Woman in a coma threatened with deportation by the Home Office
The Home Office threatened a woman with deportation, despite being in a coma in hospital.
The woman involved, an Indian national, who after major surgery had been in a coma for a week, was told that her leave to remain application in the UK had been refused and that she was liable to be forcibly removed. She had arrived in the UK in 2010 on a student visa and went on to work in the UK until she became ill, having been diagnosed with Crohn’s disease.
Her fiancé, a German national, appealed against the decision while she was unconscious, arguing that her life was at risk if she was forced to travel and provided medical letters from her Doctors as proof.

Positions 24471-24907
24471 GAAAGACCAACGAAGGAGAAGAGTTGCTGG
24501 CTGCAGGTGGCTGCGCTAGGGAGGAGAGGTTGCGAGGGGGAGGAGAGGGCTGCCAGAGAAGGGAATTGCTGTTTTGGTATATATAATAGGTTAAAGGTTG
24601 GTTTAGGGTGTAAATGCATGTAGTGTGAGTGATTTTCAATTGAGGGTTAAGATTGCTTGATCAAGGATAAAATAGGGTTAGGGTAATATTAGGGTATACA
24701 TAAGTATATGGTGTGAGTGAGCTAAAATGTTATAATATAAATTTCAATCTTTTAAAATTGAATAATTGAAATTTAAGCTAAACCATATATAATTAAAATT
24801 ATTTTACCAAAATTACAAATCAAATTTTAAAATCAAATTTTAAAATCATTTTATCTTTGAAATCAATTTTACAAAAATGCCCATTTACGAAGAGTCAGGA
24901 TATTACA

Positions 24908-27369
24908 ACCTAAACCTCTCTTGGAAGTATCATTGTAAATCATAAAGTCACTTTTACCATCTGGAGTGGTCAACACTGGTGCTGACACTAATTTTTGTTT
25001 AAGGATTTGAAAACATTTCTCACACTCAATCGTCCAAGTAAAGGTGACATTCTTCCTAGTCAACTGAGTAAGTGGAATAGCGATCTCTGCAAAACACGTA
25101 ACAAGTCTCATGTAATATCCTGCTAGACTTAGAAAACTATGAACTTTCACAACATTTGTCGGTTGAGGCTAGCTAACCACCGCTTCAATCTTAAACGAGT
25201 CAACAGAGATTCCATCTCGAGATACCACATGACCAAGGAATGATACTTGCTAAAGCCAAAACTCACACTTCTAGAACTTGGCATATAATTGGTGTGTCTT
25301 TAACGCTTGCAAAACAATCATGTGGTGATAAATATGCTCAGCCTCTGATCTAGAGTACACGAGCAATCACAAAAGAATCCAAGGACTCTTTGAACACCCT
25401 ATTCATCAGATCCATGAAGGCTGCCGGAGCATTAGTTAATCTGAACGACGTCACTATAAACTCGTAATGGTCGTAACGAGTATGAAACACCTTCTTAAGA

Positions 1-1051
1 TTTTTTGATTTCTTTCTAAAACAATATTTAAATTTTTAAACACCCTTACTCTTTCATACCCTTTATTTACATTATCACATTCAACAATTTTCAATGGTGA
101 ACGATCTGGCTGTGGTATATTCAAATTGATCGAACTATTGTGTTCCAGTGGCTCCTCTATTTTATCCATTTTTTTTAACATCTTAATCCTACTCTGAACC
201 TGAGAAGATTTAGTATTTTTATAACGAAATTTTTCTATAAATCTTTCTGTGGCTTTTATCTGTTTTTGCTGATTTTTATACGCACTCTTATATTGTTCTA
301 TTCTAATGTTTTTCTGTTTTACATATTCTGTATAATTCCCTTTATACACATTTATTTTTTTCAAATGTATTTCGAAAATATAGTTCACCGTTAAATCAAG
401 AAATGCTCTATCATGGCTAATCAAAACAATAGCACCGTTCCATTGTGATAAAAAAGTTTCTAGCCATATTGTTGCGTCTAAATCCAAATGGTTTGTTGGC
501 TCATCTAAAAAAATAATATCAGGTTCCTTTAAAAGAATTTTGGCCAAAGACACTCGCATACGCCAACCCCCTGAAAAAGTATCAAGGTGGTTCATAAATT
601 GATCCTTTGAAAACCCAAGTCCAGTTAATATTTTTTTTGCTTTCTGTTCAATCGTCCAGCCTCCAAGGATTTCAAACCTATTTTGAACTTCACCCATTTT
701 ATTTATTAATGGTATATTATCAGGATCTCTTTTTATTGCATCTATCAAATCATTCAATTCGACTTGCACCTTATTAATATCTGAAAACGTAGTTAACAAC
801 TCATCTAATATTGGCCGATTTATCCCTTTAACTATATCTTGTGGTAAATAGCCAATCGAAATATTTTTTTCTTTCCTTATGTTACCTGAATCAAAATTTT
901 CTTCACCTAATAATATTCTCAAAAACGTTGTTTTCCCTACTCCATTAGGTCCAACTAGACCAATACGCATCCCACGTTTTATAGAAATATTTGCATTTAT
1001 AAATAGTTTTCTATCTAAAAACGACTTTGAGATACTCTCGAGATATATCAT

However, the Home Office in their refusal letter responded by stating that although the medical treatment she will receive in India would not be the same as in the UK, it did not entitle her to remain in the UK and that she could receive “palliative care” in India if her condition worsened and the appropriate treatment was not available.
They also argued that there were “no insurmountable obstacles” in her continuing her relationship with her German partner, despite the fact his job required him to stay in the UK.
The above has been widely condemned by campaigners and politicians. The shadow Home Secretary, Diane Abbott, commented that the treatment suffered by the individual was “cruel and insensitive” and further added that “unless the government end the hostile environment policies, we will continue to see unnecessary distress inflicted on vulnerable people”.
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